“The plate is not only destroying mother nature, it is destroying our mothers and our children as well.”

Putting kids’ health first

Non-vegan options (peanut butter and jelly sandwiches) will be available on request under the new policy. Additionally, schools will still offer animal milk with every meal as per the current guidelines. 

Last week, the US Department of Agriculture (USDA) updated the country’s school nutrition standards – specifically, its milk, sodium, and whole grain recommendations. 

The federal agency stated that schools and childcare providers can only offer low-fat or non-fat cow’s milk.

It’s part of the government’s aim to “put children’s health at the forefront,” the organization says. 

This is doubly important given that students consume their healthiest meals at school, according to agriculture secretary Tom Vilsack.

“Nutritious school meals give America’s children the foundation for successful, healthy lives,” Vilsack said in a statement. “We applaud schools’ heroic efforts throughout the challenges of this pandemic to continue serving kids the most nutritious meals possible.”

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The Author

Jemima Webber

Jemima is the editor of Plant Based News. Aside from writing about climate and animal rights issues, she studied songwriting in London and psychology in Newcastle, Australia (where she was born).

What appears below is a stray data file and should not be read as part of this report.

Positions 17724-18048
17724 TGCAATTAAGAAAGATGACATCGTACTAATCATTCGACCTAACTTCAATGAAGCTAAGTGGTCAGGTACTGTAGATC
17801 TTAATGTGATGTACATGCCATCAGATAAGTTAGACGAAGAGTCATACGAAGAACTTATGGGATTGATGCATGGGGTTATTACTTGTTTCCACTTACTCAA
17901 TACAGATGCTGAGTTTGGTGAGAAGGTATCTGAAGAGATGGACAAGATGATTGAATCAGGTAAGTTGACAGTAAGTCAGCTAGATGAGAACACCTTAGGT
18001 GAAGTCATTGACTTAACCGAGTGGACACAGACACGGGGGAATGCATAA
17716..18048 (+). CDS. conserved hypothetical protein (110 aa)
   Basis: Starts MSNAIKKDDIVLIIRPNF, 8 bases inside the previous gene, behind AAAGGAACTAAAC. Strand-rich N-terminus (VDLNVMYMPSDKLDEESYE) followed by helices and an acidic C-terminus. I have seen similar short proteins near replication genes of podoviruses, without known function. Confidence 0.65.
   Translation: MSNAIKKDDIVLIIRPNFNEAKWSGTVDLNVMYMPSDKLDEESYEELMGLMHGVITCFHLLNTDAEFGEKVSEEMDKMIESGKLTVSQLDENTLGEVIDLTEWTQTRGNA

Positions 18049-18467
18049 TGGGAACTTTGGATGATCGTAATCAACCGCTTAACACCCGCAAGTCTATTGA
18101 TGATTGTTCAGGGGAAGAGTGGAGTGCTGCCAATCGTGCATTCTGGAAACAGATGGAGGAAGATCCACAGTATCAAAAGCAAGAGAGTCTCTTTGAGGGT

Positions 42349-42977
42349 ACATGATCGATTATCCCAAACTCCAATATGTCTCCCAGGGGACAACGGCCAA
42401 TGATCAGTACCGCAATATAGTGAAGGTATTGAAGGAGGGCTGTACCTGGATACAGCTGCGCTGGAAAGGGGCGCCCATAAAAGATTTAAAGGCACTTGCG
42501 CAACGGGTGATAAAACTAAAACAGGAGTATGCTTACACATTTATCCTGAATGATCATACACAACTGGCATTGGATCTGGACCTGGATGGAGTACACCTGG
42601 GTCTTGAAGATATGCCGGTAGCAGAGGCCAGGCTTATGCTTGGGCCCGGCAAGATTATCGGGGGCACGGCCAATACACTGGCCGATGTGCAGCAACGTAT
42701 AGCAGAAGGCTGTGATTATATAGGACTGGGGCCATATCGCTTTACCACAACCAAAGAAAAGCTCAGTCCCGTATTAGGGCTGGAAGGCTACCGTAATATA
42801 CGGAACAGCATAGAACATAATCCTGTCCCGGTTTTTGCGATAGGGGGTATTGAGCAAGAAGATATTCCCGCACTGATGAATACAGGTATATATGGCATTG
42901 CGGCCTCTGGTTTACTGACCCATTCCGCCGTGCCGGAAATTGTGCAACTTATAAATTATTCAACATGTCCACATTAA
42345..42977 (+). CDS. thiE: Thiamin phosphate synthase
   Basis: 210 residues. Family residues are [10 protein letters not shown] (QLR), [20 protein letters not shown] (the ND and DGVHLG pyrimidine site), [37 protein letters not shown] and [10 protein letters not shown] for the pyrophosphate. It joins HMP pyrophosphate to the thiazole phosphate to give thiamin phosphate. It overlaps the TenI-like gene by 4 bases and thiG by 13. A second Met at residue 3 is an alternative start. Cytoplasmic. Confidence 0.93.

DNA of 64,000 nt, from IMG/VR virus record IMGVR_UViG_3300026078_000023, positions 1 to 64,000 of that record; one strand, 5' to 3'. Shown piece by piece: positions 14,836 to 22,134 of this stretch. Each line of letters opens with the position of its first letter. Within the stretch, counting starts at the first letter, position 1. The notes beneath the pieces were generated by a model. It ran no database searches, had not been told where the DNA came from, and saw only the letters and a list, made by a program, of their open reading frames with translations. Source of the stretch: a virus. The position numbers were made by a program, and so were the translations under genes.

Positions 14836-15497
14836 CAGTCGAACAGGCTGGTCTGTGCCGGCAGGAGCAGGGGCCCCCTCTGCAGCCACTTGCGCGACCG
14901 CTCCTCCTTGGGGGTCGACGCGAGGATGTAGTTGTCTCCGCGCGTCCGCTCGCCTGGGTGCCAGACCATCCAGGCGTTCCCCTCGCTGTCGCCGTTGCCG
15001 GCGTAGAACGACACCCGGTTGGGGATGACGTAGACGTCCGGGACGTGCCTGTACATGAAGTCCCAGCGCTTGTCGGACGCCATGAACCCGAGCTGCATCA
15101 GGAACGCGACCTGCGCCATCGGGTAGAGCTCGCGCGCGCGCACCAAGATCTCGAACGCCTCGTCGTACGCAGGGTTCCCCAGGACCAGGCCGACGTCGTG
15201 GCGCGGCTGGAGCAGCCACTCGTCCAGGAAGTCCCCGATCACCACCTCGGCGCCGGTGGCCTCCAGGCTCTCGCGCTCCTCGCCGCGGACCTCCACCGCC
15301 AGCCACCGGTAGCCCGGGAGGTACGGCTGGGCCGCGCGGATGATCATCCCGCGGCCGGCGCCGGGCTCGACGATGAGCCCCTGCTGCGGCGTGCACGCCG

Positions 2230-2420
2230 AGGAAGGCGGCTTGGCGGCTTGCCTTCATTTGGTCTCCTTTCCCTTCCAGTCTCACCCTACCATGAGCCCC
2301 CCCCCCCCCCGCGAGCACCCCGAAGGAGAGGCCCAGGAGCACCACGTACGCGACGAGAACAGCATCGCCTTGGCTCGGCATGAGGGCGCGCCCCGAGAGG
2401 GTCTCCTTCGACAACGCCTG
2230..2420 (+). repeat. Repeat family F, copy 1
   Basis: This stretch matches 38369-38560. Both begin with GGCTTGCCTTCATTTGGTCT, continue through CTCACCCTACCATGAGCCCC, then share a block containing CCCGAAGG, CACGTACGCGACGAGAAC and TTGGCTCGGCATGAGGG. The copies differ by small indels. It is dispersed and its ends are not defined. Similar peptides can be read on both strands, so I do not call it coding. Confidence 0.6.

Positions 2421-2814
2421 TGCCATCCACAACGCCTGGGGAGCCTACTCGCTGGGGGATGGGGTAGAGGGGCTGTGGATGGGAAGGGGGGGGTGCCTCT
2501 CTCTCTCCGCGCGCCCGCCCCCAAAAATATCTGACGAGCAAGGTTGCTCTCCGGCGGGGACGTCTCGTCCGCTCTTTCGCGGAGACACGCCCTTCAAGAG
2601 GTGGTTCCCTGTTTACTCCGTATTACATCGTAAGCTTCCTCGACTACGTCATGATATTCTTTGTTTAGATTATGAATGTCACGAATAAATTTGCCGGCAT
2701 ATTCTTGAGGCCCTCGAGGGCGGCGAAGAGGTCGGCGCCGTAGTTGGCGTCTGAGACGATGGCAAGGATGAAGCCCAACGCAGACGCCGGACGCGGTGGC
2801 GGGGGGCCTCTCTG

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David Richard Wicks
David Richard Wicks
3 months ago

I love this initiative!

t.conway1
t.conway1
3 months ago

Given the DIRE health problems for children caused by the meat&dairy-based SAD (standard American diet), why only institute Vegan Fridays? Why not at least 4 if not 5 days per school-week?? This is a start, but it’s not nearly going far enough. Obviously Adams would have faced such a backlash from Big Food that he has to start small…. Hopefully over time a few more vegan days can be added to properly address the multiple-crises.

Holger Lundstrom
Holger Lundstrom
3 months ago
Reply to  t.conway1

Because vegan food isn’t automatically healthy, and there is still such a thing as individual choice. I agree that adding more whole plant foods to children’s meals is generally a good measure, but this has to be approached with care. Replacing meat with vegan fast food junk isn’t going to make anything better.

t.conway1
t.conway1
3 months ago

Holger i totally agree with your caveats about “junk” vegan food– the children can be presented with delicious whole-food plant-based meals.
As for your remark about “individual choice,” thus far children have been afforded very little choice in what they eat– decades ago i recall experiences in restaurants hearing very young children at neighboring tables complain and cry that they did not want to eat animals when they figured out that various menu items referred to the body parts of cows, pigs, and chickens. But little children around the world have been forced by their parents and school menu offerings to consume large amounts of meat & dairy.